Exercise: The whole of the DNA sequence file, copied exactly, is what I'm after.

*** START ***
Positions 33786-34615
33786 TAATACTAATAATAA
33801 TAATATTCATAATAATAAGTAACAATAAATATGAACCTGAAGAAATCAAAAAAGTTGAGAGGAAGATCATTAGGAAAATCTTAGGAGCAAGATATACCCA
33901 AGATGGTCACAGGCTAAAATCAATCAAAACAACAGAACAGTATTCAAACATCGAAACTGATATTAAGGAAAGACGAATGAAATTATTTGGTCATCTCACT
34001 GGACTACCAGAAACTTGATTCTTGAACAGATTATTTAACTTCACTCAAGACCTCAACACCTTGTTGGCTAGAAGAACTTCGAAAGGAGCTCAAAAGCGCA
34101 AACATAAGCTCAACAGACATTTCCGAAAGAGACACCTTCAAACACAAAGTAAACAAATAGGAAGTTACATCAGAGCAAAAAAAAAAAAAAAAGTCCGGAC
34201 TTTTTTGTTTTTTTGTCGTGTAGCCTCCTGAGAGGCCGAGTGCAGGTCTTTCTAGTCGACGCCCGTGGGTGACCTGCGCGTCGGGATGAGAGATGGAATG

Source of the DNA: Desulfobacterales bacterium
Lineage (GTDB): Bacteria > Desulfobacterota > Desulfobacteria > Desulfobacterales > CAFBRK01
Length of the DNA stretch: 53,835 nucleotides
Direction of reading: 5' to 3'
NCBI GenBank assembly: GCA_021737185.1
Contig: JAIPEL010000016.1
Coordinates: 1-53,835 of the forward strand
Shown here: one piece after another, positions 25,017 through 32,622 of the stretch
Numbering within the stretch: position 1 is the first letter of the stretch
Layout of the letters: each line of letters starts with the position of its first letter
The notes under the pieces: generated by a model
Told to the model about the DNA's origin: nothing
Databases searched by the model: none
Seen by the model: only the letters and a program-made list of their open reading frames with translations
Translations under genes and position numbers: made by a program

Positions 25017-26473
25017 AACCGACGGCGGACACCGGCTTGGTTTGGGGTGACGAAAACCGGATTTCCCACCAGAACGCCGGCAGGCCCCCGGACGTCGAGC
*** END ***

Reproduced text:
Positions 33786-34615
33786 TAATACTAATAATAA
33801 TAATATTCATAATAATAAGTAACAATAAATATGAACCTGAAGAAATCAAAAAAGTTGAGAGGAAGATCATTAGGAAAATCTTAGGAGCAAGATATACCCA
33901 AGATGGTCACAGGCTAAAATCAATCAAAACAACAGAACAGTATTCAAACATCGAAACTGATATTAAGGAAAGACGAATGAAATTATTTGGTCATCTCACT
34001 GGACTACCAGAAACTTGATTCTTGAACAGATTATTTAACTTCACTCAAGACCTCAACACCTTGTTGGCTAGAAGAACTTCGAAAGGAGCTCAAAAGCGCA
34101 AACATAAGCTCAACAGACATTTCCGAAAGAGACACCTTCAAACACAAAGTAAACAAATAGGAAGTTACATCAGAGCAAAAAAAAAAAAAAAAGTCCGGAC
34201 TTTTTTGTTTTTTTGTCGTGTAGCCTCCTGAGAGGCCGAGTGCAGGTCTTTCTAGTCGACGCCCGTGGGTGACCTGCGCGTCGGGATGAGAGATGGAATG

Source of the DNA: Desulfobacterales bacterium
Lineage (GTDB): Bacteria > Desulfobacterota > Desulfobacteria > Desulfobacterales > CAFBRK01
Length of the DNA stretch: 53,835 nucleotides
Direction of reading: 5' to 3'
NCBI GenBank assembly: GCA_021737185.1
Contig: JAIPEL010000016.1
Coordinates: 1-53,835 of the forward strand
Shown here: one piece after another, positions 25,017 through 32,622 of the stretch
Numbering within the stretch: position 1 is the first letter of the stretch
Layout of the letters: each line of letters starts with the position of its first letter
The notes under the pieces: generated by a model
Told to the model about the DNA's origin: nothing
Databases searched by the model: none
Seen by the model: only the letters and a program-made list of their open reading frames with translations
Translations under genes and position numbers: made by a program

Positions 25017-26473
25017 AACCGACGGCGGACACCGGCTTGGTTTGGGGTGACGAAAACCGGATTTCCCACCAGAACGCCGGCAGGCCCCCGGACGTCGAGC